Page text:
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via Pixabay

A beautiful Christmas tree lot.

Hallmark has produced more than 300 holiday-themed movies over the past decade and they tend to be romantic comedies or stories about families that reunite around Christmas. The movies are meant to be comfort food on a cold winter’s night, so no one seems to mind that they’re filled with predictable plot lines and cliches.

Hallmark movies have become a big part of America's holiday tradition. Last year, more than 80 million people watched at least part of one.

Each film usually begins with a single woman in a small, quaint town having a meet-ugly or a meet-cute with her love interest. In a meet-ugly scenario, the boy and girl are either adversaries in a cause or inadvertently injure one another in a freak accident. If it's a meet-cute scenario, the two randomly run into each other and have an instant connection.

Regardless of how they meet, the couple falls for each other and then a major misunderstanding drives them apart before they are brought together again

Writer Shyla Watson went Christmas tree shopping on November 27 and inadvertently found herself in a situation that resembled the first act of a Hallmark holiday movie. Her tweet about it quickly went viral, receiving more than 72,000 likes.

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Photo by Roméo A. on Unsplash

Cat hilariously rats out owner in front of the landlord.

Maybe it's a right of passage into adulthood or maybe some landlords discriminate against pets because they can't tell people kids are forbidden in their residence. Either way, just about everyone has lived in a rental home that didn't allow pets. Most people just abide by the rules and vow to get a pet when they find a new home.

Some people, on the other hand, get creative. I once came across a post on social media where someone claimed their pit bull puppy was actually a silver Labrador. But one woman on TikTok was harboring a secret cat in her rental that had a no pets policy, and either her cat was unaware or he was aware and was simply being a jerk.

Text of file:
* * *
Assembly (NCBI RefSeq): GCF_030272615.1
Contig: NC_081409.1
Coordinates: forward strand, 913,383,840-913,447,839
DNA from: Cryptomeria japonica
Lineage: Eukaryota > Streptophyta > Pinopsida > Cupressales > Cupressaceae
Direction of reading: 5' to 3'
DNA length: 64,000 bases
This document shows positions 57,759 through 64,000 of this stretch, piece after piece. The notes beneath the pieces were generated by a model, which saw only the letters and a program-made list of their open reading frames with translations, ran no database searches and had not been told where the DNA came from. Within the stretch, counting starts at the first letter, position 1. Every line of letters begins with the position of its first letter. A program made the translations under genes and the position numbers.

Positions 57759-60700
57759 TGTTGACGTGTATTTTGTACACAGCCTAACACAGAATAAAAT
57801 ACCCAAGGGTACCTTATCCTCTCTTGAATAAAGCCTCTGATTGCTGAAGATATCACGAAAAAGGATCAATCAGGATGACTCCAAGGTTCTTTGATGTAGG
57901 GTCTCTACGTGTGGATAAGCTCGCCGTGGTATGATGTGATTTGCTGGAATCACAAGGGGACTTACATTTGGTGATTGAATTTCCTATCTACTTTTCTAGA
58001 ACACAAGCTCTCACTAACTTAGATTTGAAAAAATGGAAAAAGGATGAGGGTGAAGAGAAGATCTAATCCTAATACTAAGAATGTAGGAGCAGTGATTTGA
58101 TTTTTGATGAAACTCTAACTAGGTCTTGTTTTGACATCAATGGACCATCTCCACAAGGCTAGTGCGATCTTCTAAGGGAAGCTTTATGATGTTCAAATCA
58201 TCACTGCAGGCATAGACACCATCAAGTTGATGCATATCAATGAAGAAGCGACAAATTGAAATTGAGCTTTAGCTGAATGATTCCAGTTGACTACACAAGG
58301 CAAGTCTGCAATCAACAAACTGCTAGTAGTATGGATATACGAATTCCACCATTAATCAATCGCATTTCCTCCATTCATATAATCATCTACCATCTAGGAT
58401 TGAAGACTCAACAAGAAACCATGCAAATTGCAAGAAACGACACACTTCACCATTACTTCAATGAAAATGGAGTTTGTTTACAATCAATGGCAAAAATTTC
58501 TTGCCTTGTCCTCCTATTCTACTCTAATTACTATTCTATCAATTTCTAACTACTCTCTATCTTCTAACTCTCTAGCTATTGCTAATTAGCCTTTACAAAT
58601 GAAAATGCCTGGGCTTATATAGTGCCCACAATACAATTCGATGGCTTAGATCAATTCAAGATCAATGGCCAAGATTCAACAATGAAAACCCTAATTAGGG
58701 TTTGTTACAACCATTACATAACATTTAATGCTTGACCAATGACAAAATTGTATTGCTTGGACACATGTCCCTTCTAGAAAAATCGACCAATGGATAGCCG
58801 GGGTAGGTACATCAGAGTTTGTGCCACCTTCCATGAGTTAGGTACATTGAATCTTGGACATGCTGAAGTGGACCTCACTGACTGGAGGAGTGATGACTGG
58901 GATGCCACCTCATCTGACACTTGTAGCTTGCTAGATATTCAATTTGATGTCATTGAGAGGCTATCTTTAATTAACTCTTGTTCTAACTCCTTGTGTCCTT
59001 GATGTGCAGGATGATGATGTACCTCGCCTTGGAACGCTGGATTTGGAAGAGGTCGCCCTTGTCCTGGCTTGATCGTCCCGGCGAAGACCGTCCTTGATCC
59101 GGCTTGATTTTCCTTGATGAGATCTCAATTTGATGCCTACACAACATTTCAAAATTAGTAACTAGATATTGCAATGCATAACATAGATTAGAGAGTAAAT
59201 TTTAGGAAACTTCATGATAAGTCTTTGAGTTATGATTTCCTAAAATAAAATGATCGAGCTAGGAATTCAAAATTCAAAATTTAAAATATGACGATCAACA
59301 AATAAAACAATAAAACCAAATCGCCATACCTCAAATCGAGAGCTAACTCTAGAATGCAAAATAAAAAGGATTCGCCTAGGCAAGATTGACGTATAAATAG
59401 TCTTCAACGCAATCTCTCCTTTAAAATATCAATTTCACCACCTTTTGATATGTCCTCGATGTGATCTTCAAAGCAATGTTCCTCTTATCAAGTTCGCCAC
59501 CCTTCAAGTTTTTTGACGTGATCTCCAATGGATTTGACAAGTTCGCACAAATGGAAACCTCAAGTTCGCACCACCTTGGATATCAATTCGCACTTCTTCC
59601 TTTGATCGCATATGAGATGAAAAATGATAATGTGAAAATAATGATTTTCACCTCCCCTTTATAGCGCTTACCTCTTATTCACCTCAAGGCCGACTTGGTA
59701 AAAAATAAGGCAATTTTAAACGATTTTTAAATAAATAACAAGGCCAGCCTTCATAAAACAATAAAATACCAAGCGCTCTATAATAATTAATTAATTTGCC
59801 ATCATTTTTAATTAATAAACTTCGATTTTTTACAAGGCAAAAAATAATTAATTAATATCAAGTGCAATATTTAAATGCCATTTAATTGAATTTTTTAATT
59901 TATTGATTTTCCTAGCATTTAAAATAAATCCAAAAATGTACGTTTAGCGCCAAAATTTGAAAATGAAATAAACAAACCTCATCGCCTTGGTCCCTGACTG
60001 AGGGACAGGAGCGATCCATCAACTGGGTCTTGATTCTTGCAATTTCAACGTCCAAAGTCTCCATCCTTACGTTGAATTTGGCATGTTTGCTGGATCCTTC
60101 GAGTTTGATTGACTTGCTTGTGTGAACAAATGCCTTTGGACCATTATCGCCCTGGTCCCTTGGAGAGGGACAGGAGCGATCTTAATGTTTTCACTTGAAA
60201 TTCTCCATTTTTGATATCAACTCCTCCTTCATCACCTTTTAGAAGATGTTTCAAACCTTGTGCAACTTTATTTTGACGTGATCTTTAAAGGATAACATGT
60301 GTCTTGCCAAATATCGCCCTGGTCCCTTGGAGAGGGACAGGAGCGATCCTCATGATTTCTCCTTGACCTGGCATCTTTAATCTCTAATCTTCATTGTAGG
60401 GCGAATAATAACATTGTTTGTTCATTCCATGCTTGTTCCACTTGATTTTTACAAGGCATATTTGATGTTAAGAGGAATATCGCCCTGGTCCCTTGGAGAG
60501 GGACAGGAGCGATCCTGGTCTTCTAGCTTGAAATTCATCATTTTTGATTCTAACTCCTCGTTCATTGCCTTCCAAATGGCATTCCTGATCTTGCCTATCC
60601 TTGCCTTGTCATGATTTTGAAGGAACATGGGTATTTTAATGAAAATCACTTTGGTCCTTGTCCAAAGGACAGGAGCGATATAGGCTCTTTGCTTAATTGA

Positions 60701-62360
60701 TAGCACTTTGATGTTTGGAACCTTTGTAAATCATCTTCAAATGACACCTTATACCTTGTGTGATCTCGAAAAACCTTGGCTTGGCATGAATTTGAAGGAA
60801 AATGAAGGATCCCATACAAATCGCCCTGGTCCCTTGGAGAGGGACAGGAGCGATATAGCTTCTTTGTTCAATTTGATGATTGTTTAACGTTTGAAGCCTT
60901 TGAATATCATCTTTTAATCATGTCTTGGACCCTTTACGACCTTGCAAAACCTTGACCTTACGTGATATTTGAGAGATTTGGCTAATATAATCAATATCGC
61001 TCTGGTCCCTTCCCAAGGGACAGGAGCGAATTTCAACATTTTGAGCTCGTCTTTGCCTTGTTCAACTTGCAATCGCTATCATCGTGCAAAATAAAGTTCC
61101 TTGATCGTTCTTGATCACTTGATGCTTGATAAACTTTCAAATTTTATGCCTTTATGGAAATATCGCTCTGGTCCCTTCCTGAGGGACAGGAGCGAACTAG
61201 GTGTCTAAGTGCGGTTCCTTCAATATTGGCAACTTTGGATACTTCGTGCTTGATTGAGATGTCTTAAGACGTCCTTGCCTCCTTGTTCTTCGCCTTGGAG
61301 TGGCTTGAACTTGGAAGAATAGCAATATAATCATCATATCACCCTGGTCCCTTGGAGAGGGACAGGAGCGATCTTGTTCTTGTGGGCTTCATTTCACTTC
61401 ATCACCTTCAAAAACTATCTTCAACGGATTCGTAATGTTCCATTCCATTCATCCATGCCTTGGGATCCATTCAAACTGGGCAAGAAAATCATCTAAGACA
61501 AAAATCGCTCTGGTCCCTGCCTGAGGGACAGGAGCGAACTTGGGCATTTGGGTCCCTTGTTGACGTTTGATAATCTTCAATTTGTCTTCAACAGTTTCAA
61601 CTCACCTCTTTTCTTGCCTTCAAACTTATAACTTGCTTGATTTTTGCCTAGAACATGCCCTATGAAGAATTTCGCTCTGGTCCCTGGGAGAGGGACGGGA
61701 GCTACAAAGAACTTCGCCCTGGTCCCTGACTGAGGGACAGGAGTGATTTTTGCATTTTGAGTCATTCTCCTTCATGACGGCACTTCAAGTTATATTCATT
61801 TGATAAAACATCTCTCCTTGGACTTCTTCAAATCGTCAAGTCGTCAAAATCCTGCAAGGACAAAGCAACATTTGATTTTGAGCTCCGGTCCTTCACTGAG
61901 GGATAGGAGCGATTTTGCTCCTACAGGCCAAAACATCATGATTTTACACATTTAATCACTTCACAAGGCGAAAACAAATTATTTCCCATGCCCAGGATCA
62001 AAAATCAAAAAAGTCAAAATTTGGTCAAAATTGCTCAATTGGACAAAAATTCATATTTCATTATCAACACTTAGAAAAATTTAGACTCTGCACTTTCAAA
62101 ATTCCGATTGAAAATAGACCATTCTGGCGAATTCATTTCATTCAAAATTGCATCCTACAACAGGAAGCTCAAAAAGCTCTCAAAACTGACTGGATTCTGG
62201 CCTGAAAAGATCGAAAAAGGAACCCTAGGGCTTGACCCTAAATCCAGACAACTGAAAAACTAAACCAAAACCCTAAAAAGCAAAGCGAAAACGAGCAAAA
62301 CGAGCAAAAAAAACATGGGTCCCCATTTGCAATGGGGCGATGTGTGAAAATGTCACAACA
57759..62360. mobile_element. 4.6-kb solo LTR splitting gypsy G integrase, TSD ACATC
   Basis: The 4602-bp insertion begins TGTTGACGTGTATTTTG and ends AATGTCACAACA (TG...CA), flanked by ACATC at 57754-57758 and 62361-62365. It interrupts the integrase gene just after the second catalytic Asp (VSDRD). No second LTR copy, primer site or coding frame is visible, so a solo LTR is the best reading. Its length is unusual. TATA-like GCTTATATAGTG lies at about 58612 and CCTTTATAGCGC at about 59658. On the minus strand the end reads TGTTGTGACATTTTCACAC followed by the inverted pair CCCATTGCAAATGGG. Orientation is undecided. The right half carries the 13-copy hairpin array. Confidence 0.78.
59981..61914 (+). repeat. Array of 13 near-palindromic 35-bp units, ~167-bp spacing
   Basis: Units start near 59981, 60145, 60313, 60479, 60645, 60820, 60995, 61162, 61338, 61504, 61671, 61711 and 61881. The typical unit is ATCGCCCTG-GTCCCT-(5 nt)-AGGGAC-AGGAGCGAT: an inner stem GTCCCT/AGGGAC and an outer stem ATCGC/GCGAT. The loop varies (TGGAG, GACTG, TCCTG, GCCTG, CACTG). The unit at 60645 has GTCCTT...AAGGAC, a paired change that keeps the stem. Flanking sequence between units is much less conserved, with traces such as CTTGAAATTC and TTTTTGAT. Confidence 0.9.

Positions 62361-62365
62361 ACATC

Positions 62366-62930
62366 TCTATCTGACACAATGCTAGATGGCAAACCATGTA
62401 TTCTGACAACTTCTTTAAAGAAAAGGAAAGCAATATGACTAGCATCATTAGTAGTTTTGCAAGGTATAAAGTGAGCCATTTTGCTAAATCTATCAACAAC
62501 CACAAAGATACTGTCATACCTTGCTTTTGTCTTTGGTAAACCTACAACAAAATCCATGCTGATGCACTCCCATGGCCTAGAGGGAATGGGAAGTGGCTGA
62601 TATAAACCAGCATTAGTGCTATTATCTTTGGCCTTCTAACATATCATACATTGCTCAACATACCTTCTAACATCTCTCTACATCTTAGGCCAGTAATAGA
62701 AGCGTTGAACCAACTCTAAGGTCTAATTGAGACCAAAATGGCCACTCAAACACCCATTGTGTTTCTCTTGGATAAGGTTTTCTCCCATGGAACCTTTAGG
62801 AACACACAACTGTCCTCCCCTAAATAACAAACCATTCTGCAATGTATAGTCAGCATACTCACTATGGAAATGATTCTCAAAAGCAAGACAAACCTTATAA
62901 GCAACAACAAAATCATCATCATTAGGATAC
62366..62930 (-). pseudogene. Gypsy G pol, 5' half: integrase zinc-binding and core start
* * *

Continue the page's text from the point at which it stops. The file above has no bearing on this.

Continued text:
My money is on the latter since cats are known to be jerks for no reason. I mean, have you ever left something on the counter for a few minutes? They make it their mission to knock it on the floor. So I fully believe this fluffy little meow box wanted to make his presence known in an effort to rat out his owner.

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Pop Culture

The Gen X grief when a 'Sesame Street' character dies is so real

We're the first generation to have educational programs molding our core memories.

Bob McGrath, one of the original "Sesame Street" actors, has passed away.

"A loaf of bread, a container of milk and a stick of butter."

It's a simple, repeated line from a one-minute sketch, but as a Gen Xer raised on public television, it's one of thousands of "Sesame Street" segments etched into my brain. Such memories still pop into my head at random times, clear as day, well into my forties. Bert singing about his oatmeal box while playing it like a drum. Kermit lamenting that it's not easy—but it is beautiful—being green. Buffy Saint-Marie breastfeeding her baby and explaining it to Big Bird. Mr. Hooper—the sweet, bow-tied man who ran the Sesame Street corner store—dying.

I was 8 when Mr. Hooper died. It was a big deal. I rewatched part of that episode recently to see what I'd think of it as an adult. The "Sesame Street" gang of 1983 handled it masterfully, helping us all process his unexpected death through Big Bird's own experience of learning about what it means to die.